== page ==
DEITZ: Playing the race card

 

 

Ian Deitz

While many hailed Obama’s major speech on race last week as the most brilliant since Martin Luther King Jr., some parts of it were questioned.

In particular, the point he made about his white grandmother, who had occasionally uttered racial slurs around him when he was a child, sparked a bit of discussion. The question of whether he “threw her under the bus” was inevitably raised.

In a recent radio interview, Obama attempted to clarify his statement about his grandmother. He said something that I take issue with:

“The point I was making was not that my grandmother harbors any racial animosity. She doesn’t. But she is a typical white person who, if she sees somebody on the street that she doesn’t know, there’s a reaction that’s been bred into our experiences that don’t go away and that sometimes come out in the wrong way, and that’s just the nature of race in our society.”

If you listen to the sound clip (which, if you’re inclined, is available on YouTube), the tone in which he utters the words “typical white person” will jump out at you. It’s the kind of tone I would use when saying something like, “Oh God, here we go again.” As I interpret it, his tone is very cynical and condescending and leaves no doubt as to whether he really meant what he said.

I am glad this quote has received the coverage it has in the mainstream media, given the questionable reference to the “typical white person.” There can be no doubt that if Clinton or McCain had spoken of the “typical black person,” the nation would be in uproar. And that would be the end of the campaign’s chances – period.

Obama’s campaign did realize that the statement was a mistake and quickly moved to clarify it by claiming that Obama was merely referring to his grandmother’s generation, not white people in general.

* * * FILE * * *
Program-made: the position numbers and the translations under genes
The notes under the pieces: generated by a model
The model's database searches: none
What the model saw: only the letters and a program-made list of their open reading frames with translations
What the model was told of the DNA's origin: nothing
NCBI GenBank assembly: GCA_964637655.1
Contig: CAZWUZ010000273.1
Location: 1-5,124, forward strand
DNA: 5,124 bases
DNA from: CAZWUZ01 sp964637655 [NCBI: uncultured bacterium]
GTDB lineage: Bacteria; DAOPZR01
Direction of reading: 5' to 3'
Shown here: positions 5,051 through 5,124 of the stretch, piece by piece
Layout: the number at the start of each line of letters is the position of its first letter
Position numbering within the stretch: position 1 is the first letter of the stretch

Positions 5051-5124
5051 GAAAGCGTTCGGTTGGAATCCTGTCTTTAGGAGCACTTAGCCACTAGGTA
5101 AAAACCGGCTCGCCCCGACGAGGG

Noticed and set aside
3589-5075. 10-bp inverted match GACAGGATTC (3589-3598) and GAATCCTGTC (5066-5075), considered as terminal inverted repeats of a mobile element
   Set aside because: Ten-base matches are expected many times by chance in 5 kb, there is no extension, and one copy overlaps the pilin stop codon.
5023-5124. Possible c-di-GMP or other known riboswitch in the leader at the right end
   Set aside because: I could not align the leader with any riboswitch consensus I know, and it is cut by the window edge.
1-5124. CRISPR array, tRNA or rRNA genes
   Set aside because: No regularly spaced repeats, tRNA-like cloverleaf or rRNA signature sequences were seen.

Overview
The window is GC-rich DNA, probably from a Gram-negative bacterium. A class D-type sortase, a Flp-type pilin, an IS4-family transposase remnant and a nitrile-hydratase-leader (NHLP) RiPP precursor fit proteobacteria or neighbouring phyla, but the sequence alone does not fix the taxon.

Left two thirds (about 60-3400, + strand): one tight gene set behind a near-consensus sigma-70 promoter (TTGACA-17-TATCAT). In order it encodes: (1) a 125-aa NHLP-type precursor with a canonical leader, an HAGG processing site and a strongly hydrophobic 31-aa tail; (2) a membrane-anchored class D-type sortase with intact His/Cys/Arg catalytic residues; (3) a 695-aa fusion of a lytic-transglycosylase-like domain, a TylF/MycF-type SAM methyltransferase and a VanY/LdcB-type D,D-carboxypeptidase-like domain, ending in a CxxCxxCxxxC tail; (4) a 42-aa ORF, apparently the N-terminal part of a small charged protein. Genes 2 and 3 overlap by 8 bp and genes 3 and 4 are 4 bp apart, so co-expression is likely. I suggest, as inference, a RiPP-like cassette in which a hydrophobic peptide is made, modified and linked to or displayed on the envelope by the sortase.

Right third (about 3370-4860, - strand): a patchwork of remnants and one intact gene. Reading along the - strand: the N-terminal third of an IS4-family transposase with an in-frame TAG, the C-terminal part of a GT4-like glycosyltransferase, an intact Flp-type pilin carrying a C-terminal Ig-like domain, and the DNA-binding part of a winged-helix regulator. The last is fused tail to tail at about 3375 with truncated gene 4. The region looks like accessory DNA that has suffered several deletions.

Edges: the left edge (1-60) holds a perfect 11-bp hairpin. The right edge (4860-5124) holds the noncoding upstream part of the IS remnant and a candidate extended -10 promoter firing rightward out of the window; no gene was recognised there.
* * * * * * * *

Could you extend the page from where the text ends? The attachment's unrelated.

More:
To me, such an interpretation contradicts the plain meaning of the words that came out of Obama’s mouth. He used the present tense and repeatedly referred to present-day society – not the society of his grandmother’s day.

Of course, it might be argued that Obama has a right to generalize white people because he is, in fact, half white. However, a stereotype is a stereotype is a stereotype. I do not personally believe that Obama is racist against white people, but I think that any generalization about a large and diverse block of people requires an apology.

One might also argue that Obama’s statement should not be considered a stereotype per se because it is accurate; he was merely stating a general truth that when white people see a black person they don’t know on the street, they instinctively perceive danger.

I am skeptical of this claim. Whether someone perceives danger in a random stranger on the street depends not on other things like demeanor and clothing.

I know for a fact that all white people are not fearful of blacks because I myself am not fearful of blacks. And I don’t think anyone could rightly claim that I am simply not consciously aware of my fear of blacks. People frequently treat strangers more coldly than they would acquaintances, regardless of those strangers’ skin color.

If there is one lesson for Obama that can be drawn from all of this, it’s that he should stop focusing on the issue of race.

His speech last week was clearly designed to turn the negative publicity surrounding his pastor on its head, but it was not entirely successful.

Obama risks jeopardizing his campaign at a crucial point in the election process by focusing on such a sensitive subject. Polarizing the country along racial lines is exactly what we do not need.

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Ian Deitz is a senior political science major from Gettysburg, Pa. He can be reached at [email protected]